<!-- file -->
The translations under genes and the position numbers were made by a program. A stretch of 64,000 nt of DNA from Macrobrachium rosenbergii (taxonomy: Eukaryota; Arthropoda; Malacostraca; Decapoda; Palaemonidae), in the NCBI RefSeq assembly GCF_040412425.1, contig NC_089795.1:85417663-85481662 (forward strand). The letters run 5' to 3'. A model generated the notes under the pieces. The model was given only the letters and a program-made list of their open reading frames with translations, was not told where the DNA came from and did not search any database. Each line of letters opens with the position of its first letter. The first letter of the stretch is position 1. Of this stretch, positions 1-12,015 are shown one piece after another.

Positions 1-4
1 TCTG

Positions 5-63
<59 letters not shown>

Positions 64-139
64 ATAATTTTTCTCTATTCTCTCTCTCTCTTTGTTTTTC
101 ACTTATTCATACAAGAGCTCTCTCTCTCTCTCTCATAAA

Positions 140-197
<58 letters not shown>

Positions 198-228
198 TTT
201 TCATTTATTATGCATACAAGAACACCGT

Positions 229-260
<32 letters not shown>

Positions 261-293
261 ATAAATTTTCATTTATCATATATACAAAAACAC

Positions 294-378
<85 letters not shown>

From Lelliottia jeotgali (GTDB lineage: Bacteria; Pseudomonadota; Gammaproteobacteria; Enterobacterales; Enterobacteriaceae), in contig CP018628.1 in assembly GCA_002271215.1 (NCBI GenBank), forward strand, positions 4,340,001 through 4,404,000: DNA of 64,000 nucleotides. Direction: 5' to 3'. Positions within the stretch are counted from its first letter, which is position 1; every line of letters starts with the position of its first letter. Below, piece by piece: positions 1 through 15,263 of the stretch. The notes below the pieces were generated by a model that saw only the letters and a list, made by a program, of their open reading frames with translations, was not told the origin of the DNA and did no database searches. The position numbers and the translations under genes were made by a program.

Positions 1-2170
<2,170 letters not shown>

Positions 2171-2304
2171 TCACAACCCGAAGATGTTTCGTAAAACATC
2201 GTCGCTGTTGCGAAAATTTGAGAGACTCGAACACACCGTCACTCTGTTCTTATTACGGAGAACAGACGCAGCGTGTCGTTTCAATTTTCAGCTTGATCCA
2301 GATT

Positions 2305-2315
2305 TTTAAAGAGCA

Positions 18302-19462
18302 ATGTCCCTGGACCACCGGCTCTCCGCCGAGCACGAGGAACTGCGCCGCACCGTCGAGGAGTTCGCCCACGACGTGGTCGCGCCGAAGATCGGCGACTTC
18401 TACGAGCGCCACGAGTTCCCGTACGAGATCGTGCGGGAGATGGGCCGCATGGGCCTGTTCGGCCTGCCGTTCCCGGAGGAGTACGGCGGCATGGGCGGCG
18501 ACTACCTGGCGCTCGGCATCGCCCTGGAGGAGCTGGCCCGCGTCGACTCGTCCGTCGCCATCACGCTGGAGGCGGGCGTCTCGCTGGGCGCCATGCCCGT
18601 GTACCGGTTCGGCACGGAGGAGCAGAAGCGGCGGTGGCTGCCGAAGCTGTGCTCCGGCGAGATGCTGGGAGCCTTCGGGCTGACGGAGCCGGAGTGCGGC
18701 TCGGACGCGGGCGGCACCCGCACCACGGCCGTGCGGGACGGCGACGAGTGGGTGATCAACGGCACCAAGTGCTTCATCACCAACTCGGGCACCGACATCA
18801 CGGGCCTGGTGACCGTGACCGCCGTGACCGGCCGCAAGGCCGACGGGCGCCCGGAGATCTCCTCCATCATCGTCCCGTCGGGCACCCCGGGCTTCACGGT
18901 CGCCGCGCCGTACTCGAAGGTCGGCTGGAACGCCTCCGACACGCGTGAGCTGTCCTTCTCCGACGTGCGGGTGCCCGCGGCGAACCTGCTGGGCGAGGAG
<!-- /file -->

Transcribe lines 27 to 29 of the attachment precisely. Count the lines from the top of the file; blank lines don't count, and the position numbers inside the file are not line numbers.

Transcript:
Positions 2305-2315
2305 TTTAAAGAGCA

Positions 18302-19462